"You all know the reasons which have impelled me to renounce the throne. . . . "

The stiff figure speaks to the mikes, fingers interlaced before him on the table, his face composed but not relaxed: an act of will.

". . . But you must believe me when I tell you that I have found it impossible to carry the heavy burden of responsibility and to discharge my duties as king as I would wish to do without the help and support of the woman I love."

The voice, steady but high with tension, is exactly how we remembered it from the records and newsreels and maybe even firsthand, from the radio in 1936 when Edward VIII of Great Britain abdicated so that he might marry Wallis Simpson.

It is not the duke of Windsor, of course. It is Edward Fox, the English actor remembered especially for "The Go-Between" and "The Day of the Jackal" and for his remarkable Gen. Sir Brian Horrocks in "A Bridge Too Far."

Fox and the American actress Cynthia Harris will play the leads in "Edward & Mrs. Simpson," a meticulously documented TV series premiering tonight on Channel 5. The first segment of 90 minutes will begin at 7:30 p.m. The other five hour-long shows air at 8.

"I'm not a method actor," Fox protested politely during a quick visit here.

"He is! He is!" cried Cynthis Harris, who then explained to him that all it meant was that he had logged dozens of hours studying every move of Windsor's ever recorded on film, listening to The Speech a hundred times, grilling old friends and servants to get just exactly the way the Duke walked, listened, laughed, lit a cigarette. . . .

Not only did Lady Frances Donaldson, author of "Edward VIII," on which the series is based, stay close to the set during the seven months of filming, but people who knew the Windsors in the years up to the abdication came around to give advice. They ranged from equerries to Lady Diana Cooper.

And great chunks of the picture were made on 30 locations, from Kenya to a South Wales coal mine to the King's favorite royal residence, Fort Belvedere, now owned by an Arab. As usual with British TV, the efforts at realism were just short of maniacal, with the interiors of Buckingham Palace and post Quaglino's restaurant and other haunts reproduced down to the very wallpaper.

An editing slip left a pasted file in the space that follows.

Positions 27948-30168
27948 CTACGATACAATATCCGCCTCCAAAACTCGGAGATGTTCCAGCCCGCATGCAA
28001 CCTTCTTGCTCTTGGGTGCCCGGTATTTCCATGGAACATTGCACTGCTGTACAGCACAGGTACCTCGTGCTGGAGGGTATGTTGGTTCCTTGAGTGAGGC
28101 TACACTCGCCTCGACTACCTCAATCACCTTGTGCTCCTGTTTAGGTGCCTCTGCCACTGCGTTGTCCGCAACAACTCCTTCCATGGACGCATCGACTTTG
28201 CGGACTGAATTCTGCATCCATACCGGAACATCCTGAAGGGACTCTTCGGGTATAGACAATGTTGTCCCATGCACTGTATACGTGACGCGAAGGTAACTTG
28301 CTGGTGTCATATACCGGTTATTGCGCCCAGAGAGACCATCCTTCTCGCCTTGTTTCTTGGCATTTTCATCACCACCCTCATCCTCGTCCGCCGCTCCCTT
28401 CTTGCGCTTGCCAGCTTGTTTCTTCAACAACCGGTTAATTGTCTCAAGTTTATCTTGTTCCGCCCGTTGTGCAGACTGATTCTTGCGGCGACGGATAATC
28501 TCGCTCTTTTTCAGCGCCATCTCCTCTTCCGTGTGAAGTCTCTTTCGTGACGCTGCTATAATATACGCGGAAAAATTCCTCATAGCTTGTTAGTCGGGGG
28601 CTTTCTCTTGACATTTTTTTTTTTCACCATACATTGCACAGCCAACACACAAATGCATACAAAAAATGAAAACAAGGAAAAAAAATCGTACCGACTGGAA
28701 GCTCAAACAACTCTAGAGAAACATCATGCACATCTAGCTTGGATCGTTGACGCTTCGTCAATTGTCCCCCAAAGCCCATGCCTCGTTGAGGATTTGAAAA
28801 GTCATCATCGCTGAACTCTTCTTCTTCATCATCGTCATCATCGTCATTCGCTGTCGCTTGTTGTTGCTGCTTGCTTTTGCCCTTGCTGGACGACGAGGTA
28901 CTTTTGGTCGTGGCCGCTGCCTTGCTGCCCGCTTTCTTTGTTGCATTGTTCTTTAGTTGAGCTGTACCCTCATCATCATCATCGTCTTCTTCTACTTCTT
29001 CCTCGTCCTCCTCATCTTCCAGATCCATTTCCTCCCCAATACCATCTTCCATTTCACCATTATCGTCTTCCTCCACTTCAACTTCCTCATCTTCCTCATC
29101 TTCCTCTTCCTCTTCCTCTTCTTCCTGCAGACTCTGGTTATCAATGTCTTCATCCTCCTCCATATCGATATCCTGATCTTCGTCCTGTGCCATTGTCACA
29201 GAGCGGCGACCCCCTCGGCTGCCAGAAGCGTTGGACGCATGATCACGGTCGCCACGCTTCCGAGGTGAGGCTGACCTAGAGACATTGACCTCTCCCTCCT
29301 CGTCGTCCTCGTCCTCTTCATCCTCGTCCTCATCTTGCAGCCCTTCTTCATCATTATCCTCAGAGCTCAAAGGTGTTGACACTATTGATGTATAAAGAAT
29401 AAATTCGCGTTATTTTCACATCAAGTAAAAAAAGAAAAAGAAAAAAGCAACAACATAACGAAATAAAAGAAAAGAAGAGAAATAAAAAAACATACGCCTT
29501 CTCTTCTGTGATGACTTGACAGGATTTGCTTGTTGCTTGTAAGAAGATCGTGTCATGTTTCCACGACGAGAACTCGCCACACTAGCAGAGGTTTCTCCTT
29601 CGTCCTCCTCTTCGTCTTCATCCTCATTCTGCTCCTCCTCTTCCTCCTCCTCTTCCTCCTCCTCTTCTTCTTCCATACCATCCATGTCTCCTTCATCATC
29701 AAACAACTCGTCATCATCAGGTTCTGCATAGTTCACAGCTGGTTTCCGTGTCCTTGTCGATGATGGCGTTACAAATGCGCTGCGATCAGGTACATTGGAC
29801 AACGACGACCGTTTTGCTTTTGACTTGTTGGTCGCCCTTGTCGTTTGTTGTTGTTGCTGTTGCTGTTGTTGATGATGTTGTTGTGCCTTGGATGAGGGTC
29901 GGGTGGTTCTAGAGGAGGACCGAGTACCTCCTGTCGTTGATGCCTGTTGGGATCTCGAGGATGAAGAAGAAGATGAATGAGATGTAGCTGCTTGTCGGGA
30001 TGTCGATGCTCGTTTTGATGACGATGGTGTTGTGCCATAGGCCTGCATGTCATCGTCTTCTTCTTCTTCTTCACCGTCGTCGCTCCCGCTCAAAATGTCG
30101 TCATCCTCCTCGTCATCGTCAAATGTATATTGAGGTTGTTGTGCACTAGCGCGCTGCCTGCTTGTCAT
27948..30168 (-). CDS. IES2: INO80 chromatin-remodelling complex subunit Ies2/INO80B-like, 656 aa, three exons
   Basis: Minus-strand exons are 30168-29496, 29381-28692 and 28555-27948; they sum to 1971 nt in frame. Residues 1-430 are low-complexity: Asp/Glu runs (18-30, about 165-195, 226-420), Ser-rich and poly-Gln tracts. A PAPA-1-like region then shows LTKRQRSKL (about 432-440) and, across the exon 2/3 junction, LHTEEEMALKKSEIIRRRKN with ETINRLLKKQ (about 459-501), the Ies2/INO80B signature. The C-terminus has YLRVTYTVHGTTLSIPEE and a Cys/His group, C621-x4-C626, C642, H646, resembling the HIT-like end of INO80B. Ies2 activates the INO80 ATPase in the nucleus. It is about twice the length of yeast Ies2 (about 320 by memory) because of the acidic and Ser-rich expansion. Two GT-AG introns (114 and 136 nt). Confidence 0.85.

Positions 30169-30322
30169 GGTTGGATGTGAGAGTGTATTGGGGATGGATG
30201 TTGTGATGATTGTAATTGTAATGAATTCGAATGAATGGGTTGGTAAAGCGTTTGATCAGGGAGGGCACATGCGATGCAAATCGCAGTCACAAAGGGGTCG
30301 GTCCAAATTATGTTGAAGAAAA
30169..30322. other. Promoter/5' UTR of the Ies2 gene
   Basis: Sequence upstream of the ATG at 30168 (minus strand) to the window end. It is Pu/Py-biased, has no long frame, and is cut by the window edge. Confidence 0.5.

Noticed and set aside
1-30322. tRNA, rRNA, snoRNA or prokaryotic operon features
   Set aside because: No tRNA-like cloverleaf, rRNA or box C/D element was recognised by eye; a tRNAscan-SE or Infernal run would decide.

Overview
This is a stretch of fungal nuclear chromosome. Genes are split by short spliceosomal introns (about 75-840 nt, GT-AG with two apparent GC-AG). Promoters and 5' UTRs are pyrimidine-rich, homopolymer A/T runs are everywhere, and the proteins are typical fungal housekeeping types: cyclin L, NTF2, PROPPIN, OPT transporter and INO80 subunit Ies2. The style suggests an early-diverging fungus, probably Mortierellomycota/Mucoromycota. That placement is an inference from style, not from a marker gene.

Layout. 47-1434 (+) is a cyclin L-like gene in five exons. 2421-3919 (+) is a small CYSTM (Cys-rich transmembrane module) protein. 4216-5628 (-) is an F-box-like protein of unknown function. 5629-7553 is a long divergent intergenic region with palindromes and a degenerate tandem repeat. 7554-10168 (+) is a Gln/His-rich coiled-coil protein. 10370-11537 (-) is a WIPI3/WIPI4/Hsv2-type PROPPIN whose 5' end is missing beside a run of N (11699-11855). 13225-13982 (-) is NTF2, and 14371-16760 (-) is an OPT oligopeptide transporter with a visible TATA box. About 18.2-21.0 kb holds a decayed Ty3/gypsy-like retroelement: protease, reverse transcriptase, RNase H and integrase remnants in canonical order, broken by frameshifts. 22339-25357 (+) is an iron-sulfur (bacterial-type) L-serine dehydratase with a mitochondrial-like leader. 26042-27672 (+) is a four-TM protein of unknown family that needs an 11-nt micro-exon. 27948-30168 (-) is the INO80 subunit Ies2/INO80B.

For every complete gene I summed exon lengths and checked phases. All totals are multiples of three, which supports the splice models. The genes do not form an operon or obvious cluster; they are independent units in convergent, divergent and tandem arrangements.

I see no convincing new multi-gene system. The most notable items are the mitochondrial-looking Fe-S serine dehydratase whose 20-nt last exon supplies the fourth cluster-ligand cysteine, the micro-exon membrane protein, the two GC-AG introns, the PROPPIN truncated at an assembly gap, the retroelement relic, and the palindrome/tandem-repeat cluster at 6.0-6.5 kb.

"It wouldn't do to pick up a 1978 lighter when you were supposed to be in a 1930s drawing room," said Harris. "This is life viewed as the '30s viewed it, not a '70s comment on it." She laughed. "I wondered who that little gray man was who followed me around for seven months. Then I realized he was guarding the rubies. Which kept falling off."

Most of the time she was decked out in $150,000 worth of jewels resembling treasures given Wallis by Edward, loaned for the occasion.

Costume and set design, by the way, won awards when the series aired in Britain, as did Fox's acting.

"It's easy, the external part," he said. "You pick up the gestures and the voice and the rest of it. But the inner sense is something else."

The part didn't exactly come naturally for the 40-year-old Fox, for though he looks superficially like Edward VIII, his face is stronger and he certainly doesn't have that famous haunted expression, the expression of a small boy who has just gone to the bathroom in his pants.